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Considering Abutment Color in Zirconia Restoration
Step-by-step instructions for utilization of opacity control materials in zirconia restorations.
By Hiroyuki Kito, RDT
Mastering the complex art of esthetic dentistry is strongly based on knowledgeable material selection and understanding the characteristics of those materials. In the past decade, with the introduction of zirconia copings manufactured by the CAD/CAM method, zirconia has become one of the most essential materials, preferred by many clinicians over porcelain-fused-to-metal (PFM), which had previously been the leading choice. More recently, zirconia and lithium-disilicate were regarded as innovative all-ceramic materials in esthetic restorations. The lithium-disilicate restoration shade has even greater translucency than zirconia, and therefore cannot avoid being affected by the abutment shade.
As long as the required thickness of a zirconia restoration is maintained, the strength of a zirconia restoration is almost the same as that of a PFM restoration. From the viewpoint of esthetics, a zirconia restoration has a distinctive advantage over a PFM crown—the zirconia coping has translucency.
Just as PFM was not flawless, there has never been a textbook-perfect material. Each has its advantages and disadvantages. Dental technicians seek to understand these material characteristics and constantly search out the best solutions for clinical cases.
The higher the translucency of a coping, the easier it becomes to reflect the shade of the abutment. By the same token, the lower the translucency of a coping, the better it covers the shade of an abutment. The translucency of the Noritake KATANA coping (Figure 1) provides “middle to high translucency.”
The author will focus on esthetics for each of the clinical cases. When making all-ceramic crowns, it is important to consider all kinds of shade factors, including the abutment, resin cement for bonding, coping, porcelains, internal stains, and external stains to be applied on the coping.
Noritake manufactures three kinds of color in zirconia restoration (CZR) opacity control porcelains (Figure 2) that are not intended for covering the shade, CZR Shade Base, CZR PRESS Shade Base Stain, and CZR Opacious Body (for dentin color).
Case 1: Metal Core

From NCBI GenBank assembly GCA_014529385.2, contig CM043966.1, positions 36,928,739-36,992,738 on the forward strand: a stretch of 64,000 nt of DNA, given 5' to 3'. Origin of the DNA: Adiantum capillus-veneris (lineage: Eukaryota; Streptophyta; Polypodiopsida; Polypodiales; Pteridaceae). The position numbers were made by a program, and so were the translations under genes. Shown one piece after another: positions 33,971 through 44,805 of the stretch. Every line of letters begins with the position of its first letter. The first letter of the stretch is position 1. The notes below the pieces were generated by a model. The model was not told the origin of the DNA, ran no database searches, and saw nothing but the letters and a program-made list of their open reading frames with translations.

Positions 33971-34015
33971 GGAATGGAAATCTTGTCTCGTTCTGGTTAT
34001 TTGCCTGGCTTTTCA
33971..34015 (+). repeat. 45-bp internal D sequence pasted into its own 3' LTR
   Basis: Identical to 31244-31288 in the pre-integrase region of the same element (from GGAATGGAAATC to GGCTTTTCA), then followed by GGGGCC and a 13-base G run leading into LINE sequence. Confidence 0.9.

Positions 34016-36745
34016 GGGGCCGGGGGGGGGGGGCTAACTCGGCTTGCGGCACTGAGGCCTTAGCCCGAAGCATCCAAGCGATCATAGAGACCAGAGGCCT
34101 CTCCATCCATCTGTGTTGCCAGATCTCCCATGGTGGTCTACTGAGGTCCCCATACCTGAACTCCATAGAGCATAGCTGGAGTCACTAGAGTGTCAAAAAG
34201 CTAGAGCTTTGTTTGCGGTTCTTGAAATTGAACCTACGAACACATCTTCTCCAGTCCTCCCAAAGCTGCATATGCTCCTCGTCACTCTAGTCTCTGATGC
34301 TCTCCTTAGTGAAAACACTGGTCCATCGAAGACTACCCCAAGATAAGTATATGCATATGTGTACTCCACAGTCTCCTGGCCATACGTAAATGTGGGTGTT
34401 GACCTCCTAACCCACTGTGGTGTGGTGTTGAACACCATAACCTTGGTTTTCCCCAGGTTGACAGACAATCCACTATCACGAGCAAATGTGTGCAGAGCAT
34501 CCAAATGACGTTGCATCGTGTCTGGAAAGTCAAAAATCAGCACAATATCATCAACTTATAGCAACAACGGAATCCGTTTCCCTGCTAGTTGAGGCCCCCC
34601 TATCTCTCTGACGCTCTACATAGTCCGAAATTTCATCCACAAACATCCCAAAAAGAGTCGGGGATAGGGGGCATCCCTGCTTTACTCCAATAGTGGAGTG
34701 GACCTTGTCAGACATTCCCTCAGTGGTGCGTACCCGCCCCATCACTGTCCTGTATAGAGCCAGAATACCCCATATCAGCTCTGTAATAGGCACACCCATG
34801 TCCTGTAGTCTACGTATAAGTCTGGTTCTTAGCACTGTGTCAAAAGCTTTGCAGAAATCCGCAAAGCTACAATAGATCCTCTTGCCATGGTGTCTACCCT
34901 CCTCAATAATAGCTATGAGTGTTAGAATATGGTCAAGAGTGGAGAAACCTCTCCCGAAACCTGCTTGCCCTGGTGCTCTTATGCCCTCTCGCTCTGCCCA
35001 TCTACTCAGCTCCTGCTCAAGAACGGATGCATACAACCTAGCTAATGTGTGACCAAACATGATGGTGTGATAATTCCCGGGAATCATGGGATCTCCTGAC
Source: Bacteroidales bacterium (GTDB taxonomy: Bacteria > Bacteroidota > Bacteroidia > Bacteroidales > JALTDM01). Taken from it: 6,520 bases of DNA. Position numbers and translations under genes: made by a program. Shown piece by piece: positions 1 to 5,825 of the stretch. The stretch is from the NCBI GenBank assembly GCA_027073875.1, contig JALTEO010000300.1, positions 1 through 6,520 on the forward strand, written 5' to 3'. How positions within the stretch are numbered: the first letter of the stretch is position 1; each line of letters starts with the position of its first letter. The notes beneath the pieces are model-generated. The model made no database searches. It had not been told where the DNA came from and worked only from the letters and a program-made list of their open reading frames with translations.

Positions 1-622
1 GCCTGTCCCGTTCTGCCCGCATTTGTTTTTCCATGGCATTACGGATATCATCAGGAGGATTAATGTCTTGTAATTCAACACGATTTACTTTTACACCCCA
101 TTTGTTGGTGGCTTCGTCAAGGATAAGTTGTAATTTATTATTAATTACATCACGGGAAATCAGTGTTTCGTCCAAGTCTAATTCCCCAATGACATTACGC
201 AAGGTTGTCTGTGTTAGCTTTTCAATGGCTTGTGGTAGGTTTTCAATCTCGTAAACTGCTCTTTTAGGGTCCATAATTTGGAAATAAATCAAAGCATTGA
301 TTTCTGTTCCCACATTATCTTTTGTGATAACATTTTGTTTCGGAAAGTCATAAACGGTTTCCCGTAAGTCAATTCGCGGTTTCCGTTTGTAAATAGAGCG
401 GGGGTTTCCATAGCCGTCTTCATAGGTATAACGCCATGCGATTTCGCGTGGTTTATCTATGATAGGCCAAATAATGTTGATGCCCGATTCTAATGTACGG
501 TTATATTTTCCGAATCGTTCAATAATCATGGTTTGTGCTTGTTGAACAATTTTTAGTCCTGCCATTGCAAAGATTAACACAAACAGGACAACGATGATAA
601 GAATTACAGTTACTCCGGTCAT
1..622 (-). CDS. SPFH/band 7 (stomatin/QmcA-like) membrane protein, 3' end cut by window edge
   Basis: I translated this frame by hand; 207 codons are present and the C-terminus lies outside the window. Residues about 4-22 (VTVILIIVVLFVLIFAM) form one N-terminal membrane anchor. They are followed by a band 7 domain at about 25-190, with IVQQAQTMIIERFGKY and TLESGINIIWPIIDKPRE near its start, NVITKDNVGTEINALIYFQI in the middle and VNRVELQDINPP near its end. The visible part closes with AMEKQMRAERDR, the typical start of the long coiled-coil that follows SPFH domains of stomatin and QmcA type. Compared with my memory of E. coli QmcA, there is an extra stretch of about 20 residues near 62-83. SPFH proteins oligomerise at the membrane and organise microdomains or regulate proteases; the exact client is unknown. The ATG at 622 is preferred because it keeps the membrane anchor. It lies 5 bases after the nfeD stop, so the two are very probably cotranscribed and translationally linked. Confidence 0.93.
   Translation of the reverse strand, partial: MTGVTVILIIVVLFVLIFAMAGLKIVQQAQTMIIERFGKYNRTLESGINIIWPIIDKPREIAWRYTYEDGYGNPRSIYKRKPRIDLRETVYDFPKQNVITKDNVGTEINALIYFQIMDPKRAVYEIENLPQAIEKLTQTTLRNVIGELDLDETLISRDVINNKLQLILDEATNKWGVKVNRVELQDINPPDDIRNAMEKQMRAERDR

The case began with shade-taking photographs to document the case (Figure 4). The shade would need to equal A3.5 (equivalent with KATANA KT 14). Noritake KATANA KT13 was recommended instead of KT14 to increase the value of the die, which was darkened by the metal core. Next, the coping was adjusted while set on the white model. The die needed to be colored gold to recreate the actual tooth condition (Figure 5). Next, the coping on the gold-colored die was set and examined. The color and chroma were then adjusted by applying a first application of CZR PRESS Shade Base Stain SSA3, one shade lighter than A3.5, then baked. To avoid the “white margin,” CZR Internal Stain A+ was applied and baked, then applied a second time and baked, thus masking the die color 80%; CZR Opacious Body Enamel covered the remaining 20%. The mixture of A3.5B + CCV-1 + CCV-2 (mixing ratio 2:1:1) was applied on the cervical area. The mixture of A3.5B + Opacious Body White (ratio 1:1) was selected instead of A3.5 + Opacious Body OBA3.5 to prevent possibly lowering the value due to the metal core. E2 and E3, then E3 + Luster “LT Natural” (2:1) were applied in the incisal area and Luster “LT Natural” in the center area of the crown, then baked and the shade color was adjusted. Additional build-up was required for an all-ceramic restoration. The “crack line” was characterized with internal stain, enamel with CZR Luster “Sun Bright,” and a mixture of E1 and E2 (1:1). CZR Luster “Incisal Aureola” was applied on the incisal edge and LT0 on the entire area. Care was taken to ensure that 0.7-mm thickness was at the thinnest position (Figure 6). Once this was finished, the process was complete. The composite resin restoration on the remaining incisor using the most esthetically effective method was planned for completion at a later date (Figure 7).